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Article
Immune Response to SARS-CoV-2 in an Asymptomatic Pediatric Allergic Cohort
Antibodies 2021, 10(2), 22; https://doi.org/10.3390/antib10020022 - 02 Jun 2021
Viewed by 876
Abstract
Disease-specific COVID-19 pediatric comorbidity has not been studied effectively to date. Atopy and food anaphylaxis disease states require improved characterization of SARS-CoV-2 infection risk. To provide the first such characterization, we assessed serum samples of a highly atopic, food anaphylactic, asymptomatic pediatric cohort [...] Read more.
Disease-specific COVID-19 pediatric comorbidity has not been studied effectively to date. Atopy and food anaphylaxis disease states require improved characterization of SARS-CoV-2 infection risk. To provide the first such characterization, we assessed serum samples of a highly atopic, food anaphylactic, asymptomatic pediatric cohort from across the US during the height of the pandemic. From our biobank, 172 pediatric patient serum samples were characterized specific to atopic, food anaphylactic, and immunologic markers in the US at the beginning of the pandemic, from 1 February to 20 April 2020. Clinical and demographic data were further analyzed in addition to sample analysis for SARS-CoV-2 IgM and IgG ELISA. SARS-CoV-2 antibody results were positive in six patients (4%). Nearly half of the pediatric patients had a history of asthma (49%). Total IgE, total IgG, and IgG1-3 were similar in those positive and negative to SARS-CoV-2. Median total IgG4 in the SARS-CoV-2 positive group was nearly three times (p-value = 0.02) that of the negative group. Atopy controller medications did not confer additional benefit. Our data suggest that food anaphylaxis and highly atopic children are not at increased risk for SARS-CoV-2 seropositivity. This specific population appears either at equal or potentially less risk than the general population. Total and specific IgG4 may be a novel predictor of SARS-CoV-2 infection risk specific to the allergic pediatric population. Full article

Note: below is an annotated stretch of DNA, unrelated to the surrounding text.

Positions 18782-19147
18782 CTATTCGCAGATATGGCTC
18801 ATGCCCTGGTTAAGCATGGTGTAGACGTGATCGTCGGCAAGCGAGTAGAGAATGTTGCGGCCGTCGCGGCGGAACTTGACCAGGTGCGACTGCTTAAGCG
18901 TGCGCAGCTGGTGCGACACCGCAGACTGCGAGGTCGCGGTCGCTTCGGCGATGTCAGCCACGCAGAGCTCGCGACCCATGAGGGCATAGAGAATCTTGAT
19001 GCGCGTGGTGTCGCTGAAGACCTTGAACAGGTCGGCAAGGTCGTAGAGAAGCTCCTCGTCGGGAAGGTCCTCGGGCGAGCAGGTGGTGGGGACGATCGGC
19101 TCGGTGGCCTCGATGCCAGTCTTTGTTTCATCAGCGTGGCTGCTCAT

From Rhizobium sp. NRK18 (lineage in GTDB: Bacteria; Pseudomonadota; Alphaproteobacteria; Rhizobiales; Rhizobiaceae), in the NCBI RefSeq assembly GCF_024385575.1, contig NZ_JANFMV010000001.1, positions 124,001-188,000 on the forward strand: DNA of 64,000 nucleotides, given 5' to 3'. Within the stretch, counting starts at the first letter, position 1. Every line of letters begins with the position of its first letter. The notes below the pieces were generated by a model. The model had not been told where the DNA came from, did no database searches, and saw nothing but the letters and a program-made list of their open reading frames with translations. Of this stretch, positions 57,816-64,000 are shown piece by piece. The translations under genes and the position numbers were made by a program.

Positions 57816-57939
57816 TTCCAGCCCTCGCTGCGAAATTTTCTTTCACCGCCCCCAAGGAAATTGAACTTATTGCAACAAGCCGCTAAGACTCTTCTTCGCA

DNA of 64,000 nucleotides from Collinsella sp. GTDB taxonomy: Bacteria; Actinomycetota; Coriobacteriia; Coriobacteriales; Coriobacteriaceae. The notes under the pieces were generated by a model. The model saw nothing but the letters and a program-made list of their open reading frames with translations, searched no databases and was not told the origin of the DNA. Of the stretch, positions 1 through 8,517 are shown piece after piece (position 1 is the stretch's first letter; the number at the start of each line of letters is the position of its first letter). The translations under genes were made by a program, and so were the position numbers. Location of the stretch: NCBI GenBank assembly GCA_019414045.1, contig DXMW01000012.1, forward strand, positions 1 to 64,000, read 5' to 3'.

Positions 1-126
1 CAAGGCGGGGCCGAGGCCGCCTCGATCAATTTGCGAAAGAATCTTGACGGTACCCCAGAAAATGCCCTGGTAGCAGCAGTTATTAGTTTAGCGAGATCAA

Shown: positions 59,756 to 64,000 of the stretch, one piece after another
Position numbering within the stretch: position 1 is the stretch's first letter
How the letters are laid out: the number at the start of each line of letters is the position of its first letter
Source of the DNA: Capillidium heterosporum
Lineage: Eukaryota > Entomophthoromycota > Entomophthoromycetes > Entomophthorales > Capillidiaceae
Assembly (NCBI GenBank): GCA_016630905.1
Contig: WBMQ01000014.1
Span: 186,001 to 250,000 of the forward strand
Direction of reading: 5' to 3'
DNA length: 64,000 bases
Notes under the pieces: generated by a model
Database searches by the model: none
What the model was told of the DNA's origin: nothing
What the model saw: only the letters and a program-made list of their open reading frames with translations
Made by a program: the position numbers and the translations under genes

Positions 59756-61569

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Review
The Different Colors of mAbs in Solution
Antibodies 2021, 10(2), 21; https://doi.org/10.3390/antib10020021 - 24 May 2021
Viewed by 927
Abstract
The color of a therapeutic monoclonal antibody solution is a critical quality attribute. Consistency of color is typically assessed at time of release and during stability studies against preset criteria for late stage clinical and commercial products. A therapeutic protein solution’s color may [...] Read more.